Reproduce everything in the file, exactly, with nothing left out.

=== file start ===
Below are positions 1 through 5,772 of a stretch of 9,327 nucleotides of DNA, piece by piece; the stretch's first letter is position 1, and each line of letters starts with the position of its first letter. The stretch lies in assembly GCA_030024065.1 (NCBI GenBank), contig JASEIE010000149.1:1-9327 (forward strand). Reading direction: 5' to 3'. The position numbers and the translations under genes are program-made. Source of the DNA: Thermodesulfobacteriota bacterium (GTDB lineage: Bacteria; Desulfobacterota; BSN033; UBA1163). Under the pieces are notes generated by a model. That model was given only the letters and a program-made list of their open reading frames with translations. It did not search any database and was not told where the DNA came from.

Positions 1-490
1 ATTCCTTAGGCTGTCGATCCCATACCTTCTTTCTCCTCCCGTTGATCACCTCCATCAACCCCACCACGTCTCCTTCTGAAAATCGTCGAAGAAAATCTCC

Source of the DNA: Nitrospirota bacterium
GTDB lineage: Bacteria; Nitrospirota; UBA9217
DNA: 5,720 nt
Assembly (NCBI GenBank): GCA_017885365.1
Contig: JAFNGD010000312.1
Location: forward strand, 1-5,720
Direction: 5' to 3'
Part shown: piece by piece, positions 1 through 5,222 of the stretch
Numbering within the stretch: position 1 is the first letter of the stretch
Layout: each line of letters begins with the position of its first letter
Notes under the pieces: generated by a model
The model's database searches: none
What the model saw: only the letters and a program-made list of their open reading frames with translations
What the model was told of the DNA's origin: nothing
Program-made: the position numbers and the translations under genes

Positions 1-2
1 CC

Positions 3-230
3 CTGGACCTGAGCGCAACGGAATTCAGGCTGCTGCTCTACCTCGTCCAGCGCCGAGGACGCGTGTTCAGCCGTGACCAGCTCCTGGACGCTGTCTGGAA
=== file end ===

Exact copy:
Below are positions 1 through 5,772 of a stretch of 9,327 nucleotides of DNA, piece by piece; the stretch's first letter is position 1, and each line of letters starts with the position of its first letter. The stretch lies in assembly GCA_030024065.1 (NCBI GenBank), contig JASEIE010000149.1:1-9327 (forward strand). Reading direction: 5' to 3'. The position numbers and the translations under genes are program-made. Source of the DNA: Thermodesulfobacteriota bacterium (GTDB lineage: Bacteria; Desulfobacterota; BSN033; UBA1163). Under the pieces are notes generated by a model. That model was given only the letters and a program-made list of their open reading frames with translations. It did not search any database and was not told where the DNA came from.

Positions 1-490
1 ATTCCTTAGGCTGTCGATCCCATACCTTCTTTCTCCTCCCGTTGATCACCTCCATCAACCCCACCACGTCTCCTTCTGAAAATCGTCGAAGAAAATCTCC

Source of the DNA: Nitrospirota bacterium
GTDB lineage: Bacteria; Nitrospirota; UBA9217
DNA: 5,720 nt
Assembly (NCBI GenBank): GCA_017885365.1
Contig: JAFNGD010000312.1
Location: forward strand, 1-5,720
Direction: 5' to 3'
Part shown: piece by piece, positions 1 through 5,222 of the stretch
Numbering within the stretch: position 1 is the first letter of the stretch
Layout: each line of letters begins with the position of its first letter
Notes under the pieces: generated by a model
The model's database searches: none
What the model saw: only the letters and a program-made list of their open reading frames with translations
What the model was told of the DNA's origin: nothing
Program-made: the position numbers and the translations under genes

Positions 1-2
1 CC

Positions 3-230
3 CTGGACCTGAGCGCAACGGAATTCAGGCTGCTGCTCTACCTCGTCCAGCGCCGAGGACGCGTGTTCAGCCGTGACCAGCTCCTGGACGCTGTCTGGAA